When mom gives you money for computer classes during the holidays, lie to her that you are going. Instead, use the money to go to the movies, buy books, or even an afternoon session clubbing at Turtles. MS-DOS and Lotus 1-2-3 will not help you in future. Right now, the teenagers who are reading this are asking themselves what that is.
You know how everyone is writing in their auto books Dreamland: Hawaii? Well you, lucky girl, will actually get to stay there and make some lifelong friendships. There is a guy called Barack from there who will become the first black President of the United States. Sorry. He will not be one of the people you will meet during your time in Hawaii. You will hang out with his wife later when you are an important writer though (well, sort of).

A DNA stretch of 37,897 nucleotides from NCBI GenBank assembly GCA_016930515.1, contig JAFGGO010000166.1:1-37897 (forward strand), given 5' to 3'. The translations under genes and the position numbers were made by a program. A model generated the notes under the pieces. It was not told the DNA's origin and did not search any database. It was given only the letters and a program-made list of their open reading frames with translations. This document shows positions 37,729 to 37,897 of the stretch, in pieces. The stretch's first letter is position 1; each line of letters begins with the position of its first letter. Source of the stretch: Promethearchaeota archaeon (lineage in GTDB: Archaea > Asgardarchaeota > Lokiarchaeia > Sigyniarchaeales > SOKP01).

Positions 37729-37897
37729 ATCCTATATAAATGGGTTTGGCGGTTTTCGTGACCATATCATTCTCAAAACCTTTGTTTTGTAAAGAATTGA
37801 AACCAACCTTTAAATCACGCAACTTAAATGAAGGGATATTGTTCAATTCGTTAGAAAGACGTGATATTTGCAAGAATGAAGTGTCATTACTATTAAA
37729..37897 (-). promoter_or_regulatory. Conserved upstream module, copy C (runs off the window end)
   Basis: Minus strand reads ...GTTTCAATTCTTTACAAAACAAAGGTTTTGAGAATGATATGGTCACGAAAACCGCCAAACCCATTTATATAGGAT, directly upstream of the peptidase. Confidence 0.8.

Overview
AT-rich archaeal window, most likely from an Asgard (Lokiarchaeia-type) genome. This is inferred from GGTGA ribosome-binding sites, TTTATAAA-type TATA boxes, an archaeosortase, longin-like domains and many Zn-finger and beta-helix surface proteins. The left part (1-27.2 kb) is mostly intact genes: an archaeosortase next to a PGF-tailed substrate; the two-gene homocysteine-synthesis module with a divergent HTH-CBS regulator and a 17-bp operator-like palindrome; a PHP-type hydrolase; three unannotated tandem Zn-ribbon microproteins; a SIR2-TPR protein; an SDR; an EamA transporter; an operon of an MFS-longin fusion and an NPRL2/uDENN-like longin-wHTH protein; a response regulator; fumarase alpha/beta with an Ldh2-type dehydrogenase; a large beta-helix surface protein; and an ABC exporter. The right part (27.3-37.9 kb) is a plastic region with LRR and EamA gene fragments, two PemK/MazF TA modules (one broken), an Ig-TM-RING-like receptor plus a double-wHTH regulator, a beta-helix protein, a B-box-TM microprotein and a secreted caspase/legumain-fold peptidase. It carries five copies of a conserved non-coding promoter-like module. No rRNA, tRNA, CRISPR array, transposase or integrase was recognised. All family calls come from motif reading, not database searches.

If you think your mom is cool now, wait till you meet her at 60 something…she will have a cooler music collection than you.
That bald head that looks so happening on R.Kelly right now? It shall no longer be something that just looks good on him and Aaron Hall. In your later life it shall be de rigueur for both genders. You too will sport it. And everyone, apart from your son who wants you to have a weave like other mothers, will think you are totally rocking it.
Oh, and no matter how old you get? You will never have any certainty to that question that you and everyone at St. Dominic’s keep discussing: Whether Father Berridge and Sister Elaine really had anything going on or were just good friends.

Your Thirty Something Old Self.

My Breakfast with Michelle Obama

Last year, Michelle Obama was in Johannesburg. And she wanted to meet me. Ok, maybe I was being a tad delusional. The invitation read:

The U.S. Mission to South Africa cordially invites you to
A Young African Women Leaders Forum featuring